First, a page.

Success, with Style

Posts tagged “identity

What to do when you have a “ghetto” name

Posted on October 6, 2015

It wasn’t until law school that someone told me to my face that my name, Takeia, was considered “ghetto.” Until that point, all I knew was my name and that I required people to pronounce it correctly if they were going to talk to me. Five-year-old Takeia held lessons in classrooms and on playgrounds on how to pronounce my name: Ta-kee-uh. When I was younger, I don’t think I knew why I demanded that recognition, but now I know: your name is often the first glimpse into your identity that people have.

 

 

As the poet says in the video, I demanded that people pronounce my name correctly or not say it at all.

 

In law school, when professors would call on me, they would say my first name. They almost always got it wrong the first time. I corrected them, and would not allow them to move on to whatever question they had until they got my name right.

 

Yes, I had the audacity to require recognition before I proceeded in any relationship with you, even if that relationship was for three fleeting minutes in which I presented the facts, issue(s), holding and reasoning of a case. For those that persisted in incorrectly pronouncing my name, I let them know they have the option of calling me Ms. Johnson instead.

 

Although I have a decidedly Black-sounding name, I have still achieved numerous goals. I can’t say, however, what levels of success I might have reached or what opportunities were foreclosed to me, simply because of my name. Even though I can’t identify where I have been denied access and opportunity because of racism, research shows that people with ethnic-, and in particular, Black-sounding names are treated differently and ultimately less favorably, because of the race and ethnicity attributed to their names.  See, e.g., “Are Emily and Greg More Employable Than Lakisha and Jamal? A Field Experiment on Labor Market Discrimination.”

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We live in a world in which the politics of identity means that there are social forces always working to ignore, deny, and denigrate individuals and groups based solely on their identities – whether it is based on race/ethnicity, gender identity, sexual orientation, or any number of other identifiers.

 

Marlo Stanfield said it so succinctly on The Wire: my name is my name. It is the world’s first entry into my identity and I demand recognition.

 

I Define My Dapper

Posted on February 10, 2015

High-res version

Audre Lorde wrote, “If I didn’t define myself for myself, I would be crunched into other people’s fantasies of me and eaten alive.” Her words are so powerful and they resonate with such an uncanny truth that I cannot help but allow it to resound in my daily life.  Every single day, I decide to be myself and every day I proudly accept the privilege and danger of presenting Black masculinity and queerness. Every day, I smile gleefully and laugh raucously because I define my identity. I define my dapper.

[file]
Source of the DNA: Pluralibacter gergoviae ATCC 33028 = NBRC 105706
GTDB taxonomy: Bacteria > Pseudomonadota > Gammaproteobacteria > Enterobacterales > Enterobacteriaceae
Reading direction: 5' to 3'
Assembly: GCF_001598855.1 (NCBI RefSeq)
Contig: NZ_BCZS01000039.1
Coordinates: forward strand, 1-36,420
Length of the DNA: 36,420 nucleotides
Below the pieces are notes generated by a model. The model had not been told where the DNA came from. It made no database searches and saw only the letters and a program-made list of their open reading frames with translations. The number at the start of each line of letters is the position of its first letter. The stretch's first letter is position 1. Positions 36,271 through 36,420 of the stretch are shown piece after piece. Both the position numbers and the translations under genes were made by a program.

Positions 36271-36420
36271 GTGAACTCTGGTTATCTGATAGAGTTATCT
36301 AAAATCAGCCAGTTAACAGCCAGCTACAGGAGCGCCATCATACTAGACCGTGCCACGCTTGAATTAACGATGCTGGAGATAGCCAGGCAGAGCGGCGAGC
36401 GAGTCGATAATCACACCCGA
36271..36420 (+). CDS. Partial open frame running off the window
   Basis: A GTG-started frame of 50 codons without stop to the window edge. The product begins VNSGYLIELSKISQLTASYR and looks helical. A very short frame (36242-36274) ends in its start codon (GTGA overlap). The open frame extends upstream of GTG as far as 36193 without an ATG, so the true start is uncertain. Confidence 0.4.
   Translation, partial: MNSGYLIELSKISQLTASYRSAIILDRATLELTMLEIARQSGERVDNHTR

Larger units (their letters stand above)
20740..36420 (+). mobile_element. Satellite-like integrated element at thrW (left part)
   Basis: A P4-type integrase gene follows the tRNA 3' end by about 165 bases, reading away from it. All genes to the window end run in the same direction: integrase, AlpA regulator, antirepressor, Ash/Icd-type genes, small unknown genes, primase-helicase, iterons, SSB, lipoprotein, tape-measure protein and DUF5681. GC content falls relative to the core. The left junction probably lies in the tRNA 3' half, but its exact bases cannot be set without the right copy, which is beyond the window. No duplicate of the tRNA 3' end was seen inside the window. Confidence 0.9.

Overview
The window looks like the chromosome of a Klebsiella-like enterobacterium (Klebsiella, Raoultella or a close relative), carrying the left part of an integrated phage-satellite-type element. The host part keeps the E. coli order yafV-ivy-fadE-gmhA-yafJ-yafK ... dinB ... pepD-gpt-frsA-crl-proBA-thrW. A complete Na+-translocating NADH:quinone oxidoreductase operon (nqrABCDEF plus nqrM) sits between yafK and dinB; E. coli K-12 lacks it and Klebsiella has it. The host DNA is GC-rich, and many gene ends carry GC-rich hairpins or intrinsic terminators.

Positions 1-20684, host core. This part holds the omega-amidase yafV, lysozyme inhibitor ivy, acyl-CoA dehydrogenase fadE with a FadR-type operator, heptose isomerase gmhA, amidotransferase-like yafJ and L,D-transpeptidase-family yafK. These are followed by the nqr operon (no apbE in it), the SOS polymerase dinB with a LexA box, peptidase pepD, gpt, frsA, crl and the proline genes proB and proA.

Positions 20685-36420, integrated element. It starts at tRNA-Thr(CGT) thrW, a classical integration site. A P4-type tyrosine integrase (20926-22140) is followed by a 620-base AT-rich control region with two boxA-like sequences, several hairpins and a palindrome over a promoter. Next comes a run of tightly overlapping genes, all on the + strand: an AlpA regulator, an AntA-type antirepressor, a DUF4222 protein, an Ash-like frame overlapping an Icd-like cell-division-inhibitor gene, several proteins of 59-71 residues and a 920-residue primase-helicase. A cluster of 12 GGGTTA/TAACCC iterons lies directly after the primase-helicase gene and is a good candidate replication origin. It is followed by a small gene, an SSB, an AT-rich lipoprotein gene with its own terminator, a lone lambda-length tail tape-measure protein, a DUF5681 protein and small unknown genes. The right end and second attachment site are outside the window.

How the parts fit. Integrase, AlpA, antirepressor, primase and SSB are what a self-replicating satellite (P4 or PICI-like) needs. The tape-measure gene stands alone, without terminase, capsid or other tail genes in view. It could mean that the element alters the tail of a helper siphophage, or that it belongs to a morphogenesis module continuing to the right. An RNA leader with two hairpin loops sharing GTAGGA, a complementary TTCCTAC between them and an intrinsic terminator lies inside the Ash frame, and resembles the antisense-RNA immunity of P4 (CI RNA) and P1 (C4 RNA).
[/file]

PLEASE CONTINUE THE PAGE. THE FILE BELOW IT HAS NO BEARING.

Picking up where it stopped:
Photographer Amanda Hope, yet again, captured in our latest photo shoot my style and personality in all its enthusiasm, introversion, introspection, and flamboyancy. Yes, I am a walking contradiction, and it works for me. What works for you?

 

Follow me on Instagram for more of my style posts: @thetjway_

Photographed by Amanda Hope. Instagram: @sharpiesandpocketprotectors

Fearless Friday – AzMarie Livingston

Posted on January 30, 2015

AzMarie Livingston is not just a talented model, actress, and Raven-Symoné’s partner. She is also a woman who is intentional about her work and how her work reflects her identity and expression. AzMarie identifies as an androgynous woman, and has successfully branded herself professionally to reflect that androgynous identity. She has managed to bring her full identity to her career, overcoming efforts to force her conformity, like this one:

AzMarie refused to wear butt pads to participate in a “booty tooch” competition, presumably a competition meant to showcase the model’s rear end. In the above clip, AzMarie expressed her concern with wearing the butt pads, stating, “I don’t know how I feel about this, because this is taking away from being androgynous.” She asserted her limits, saying she “draw[s] a line with that.” AzMarie suffered the consequences of asserting her professional and personal androgynous identity when she was not allowed to participate in that particular competition.

Undoubtedly, however, AzMarie also reaps the benefits. She has clearly identified her gender identity and expression, engaging in a process that, for many, can be scary, difficult, and overwhelming. Her fearlessness is not only evident in her process of self-revelation, acknowledgement, and acceptance, but also in her ability to present her full self, confidently and unapologetically.

Check out AzMarie in all her androgynous beauty:

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